Millwall under no pressure to secure play-off spot, says Steve Kavanagh
By Rory O'Callaghan
Last Updated: 17/04/18 6:16pm
Millwall chief executive Steve Kavanagh admits he has been left pinching himself over the club's unexpected challenge for promotion, and says the Lions are under no pressure to deliver promotion.
Neil Harris' side sit sixth in the Championship with three games remaining and can take a giant step towards securing a play-off place when they host Fulham on Friday, live on Sky Sports Football.
Millwall have gone 17 games unbeaten in the league since losing 2-1 to Norwich on New Year's Day, and Kavanagh admits he can scarcely believe the club's current league position.
"We're enjoying ourselves. The first target was to stay up, we achieved that and then we said 'let's see where we go to'," he said.
"It's game by game. Friday night, it is a fantastic game. If you said to me at the start of the season that this is what would be going on, I would have pinched myself. I wouldn't have believed you.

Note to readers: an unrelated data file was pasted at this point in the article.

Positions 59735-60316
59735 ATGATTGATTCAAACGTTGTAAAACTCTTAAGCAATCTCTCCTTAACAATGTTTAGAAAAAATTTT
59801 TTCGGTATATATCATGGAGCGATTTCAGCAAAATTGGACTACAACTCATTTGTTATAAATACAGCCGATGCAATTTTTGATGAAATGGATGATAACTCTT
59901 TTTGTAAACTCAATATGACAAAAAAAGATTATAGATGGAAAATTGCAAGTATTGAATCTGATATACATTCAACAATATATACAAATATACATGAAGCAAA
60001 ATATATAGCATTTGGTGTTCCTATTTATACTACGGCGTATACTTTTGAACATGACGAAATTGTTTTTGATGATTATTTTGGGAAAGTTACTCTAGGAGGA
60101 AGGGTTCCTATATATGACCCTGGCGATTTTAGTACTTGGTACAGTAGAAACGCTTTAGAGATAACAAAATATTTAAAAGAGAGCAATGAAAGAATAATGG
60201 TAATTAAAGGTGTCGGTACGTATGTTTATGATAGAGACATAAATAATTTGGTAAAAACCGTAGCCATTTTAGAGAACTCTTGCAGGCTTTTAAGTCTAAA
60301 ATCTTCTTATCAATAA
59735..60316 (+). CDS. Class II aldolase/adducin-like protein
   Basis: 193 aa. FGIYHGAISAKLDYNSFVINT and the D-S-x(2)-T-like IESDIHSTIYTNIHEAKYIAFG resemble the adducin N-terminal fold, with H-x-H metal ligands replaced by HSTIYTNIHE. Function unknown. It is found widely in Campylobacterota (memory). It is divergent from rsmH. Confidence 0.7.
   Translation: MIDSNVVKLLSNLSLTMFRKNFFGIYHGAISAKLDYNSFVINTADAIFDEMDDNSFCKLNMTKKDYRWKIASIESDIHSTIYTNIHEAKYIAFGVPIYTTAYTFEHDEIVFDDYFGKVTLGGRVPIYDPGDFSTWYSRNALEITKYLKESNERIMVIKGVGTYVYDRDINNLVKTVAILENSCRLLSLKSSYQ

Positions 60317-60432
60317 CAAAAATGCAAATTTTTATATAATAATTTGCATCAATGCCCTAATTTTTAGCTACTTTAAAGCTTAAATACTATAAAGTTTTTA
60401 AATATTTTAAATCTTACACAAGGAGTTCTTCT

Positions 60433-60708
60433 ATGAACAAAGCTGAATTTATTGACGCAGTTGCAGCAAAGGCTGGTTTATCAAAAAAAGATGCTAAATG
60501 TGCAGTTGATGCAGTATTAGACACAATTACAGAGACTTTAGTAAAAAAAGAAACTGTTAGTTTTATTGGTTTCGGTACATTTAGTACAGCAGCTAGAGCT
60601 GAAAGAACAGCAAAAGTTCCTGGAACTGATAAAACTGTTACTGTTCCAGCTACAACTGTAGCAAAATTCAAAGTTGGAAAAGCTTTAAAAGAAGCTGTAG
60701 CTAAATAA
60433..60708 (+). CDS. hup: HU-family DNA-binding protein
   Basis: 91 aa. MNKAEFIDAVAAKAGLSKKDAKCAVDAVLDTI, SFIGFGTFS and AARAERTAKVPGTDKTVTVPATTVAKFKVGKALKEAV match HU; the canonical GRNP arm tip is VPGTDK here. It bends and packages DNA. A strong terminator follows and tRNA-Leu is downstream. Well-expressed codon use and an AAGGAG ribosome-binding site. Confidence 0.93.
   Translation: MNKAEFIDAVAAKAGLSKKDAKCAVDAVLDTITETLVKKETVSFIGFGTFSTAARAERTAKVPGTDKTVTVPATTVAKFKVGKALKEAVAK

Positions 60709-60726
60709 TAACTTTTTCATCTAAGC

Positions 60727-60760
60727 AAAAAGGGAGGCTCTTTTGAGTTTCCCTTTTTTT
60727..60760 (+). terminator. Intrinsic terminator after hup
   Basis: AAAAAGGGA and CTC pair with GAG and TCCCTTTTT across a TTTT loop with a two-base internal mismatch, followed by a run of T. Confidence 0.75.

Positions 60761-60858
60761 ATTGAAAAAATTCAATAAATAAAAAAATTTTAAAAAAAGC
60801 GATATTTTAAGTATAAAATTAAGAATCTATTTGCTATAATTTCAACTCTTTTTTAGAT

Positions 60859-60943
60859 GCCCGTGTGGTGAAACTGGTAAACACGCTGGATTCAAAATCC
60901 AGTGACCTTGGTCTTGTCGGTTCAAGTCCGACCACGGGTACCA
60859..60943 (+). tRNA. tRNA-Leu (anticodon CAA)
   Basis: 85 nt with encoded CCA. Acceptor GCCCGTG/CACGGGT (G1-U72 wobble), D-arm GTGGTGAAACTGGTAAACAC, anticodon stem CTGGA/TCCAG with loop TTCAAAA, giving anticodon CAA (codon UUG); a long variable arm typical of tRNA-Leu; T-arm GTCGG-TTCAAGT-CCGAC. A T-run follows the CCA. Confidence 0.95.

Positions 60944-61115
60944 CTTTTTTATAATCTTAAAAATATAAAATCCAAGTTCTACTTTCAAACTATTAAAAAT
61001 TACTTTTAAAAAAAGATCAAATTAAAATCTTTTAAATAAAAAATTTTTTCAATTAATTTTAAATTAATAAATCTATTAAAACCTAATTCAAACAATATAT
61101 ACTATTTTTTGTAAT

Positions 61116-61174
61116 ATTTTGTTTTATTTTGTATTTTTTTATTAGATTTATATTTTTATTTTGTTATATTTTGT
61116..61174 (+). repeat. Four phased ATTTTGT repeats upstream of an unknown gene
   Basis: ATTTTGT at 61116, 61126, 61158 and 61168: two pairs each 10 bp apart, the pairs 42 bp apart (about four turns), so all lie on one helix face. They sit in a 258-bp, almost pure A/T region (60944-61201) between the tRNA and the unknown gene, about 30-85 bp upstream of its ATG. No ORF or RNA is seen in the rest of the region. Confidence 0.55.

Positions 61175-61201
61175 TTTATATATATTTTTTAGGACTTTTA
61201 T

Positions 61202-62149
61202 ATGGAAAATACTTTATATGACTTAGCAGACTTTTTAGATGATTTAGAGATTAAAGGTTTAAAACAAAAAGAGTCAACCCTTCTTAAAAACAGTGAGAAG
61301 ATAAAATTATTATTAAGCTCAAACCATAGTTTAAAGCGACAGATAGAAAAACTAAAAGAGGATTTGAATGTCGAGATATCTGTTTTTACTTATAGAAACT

"We're there now, there is not a lot of pressure on us. We're just going to enjoy the night and then it's onto the next one. Let's see what happens."
He added: "We are not under the financial pressure of some teams, where parachute money is being lost, and those scenarios.
"We know we're nowhere near the biggest budget in the league. There is no pressure on the manager to deliver a play-off place.
"The pressure on the manager is to deliver a performance for the team, and for the team to deliver. They enjoy going ruffling the feathers and being the underdog."
Fulham's visit takes on added significance for Millwall as it coincides with Jimmy's Day - an annual event at The Den which is held to remember the life of Jimmy Mizen, a young Millwall fan, who was tragically murdered in 2008.
Proceeds from the match will go towards The Jimmy Mizen Foundation and Kavanagh believes the game will help to raise much-needed awareness for the charity, which aims to tackle the issue of street violence.
Speaking about the Mizen family, Kavanagh said: "It is very important for them and we're delighted to be in a position to help the foundation and to recognise Jimmy and the events.
"In society at the moment there is no bigger story at the moment; street crime is out there ruining lives for people.
"Football clubs have this power to deliver messages into this community and we feel it is part of our privileged position to do that."
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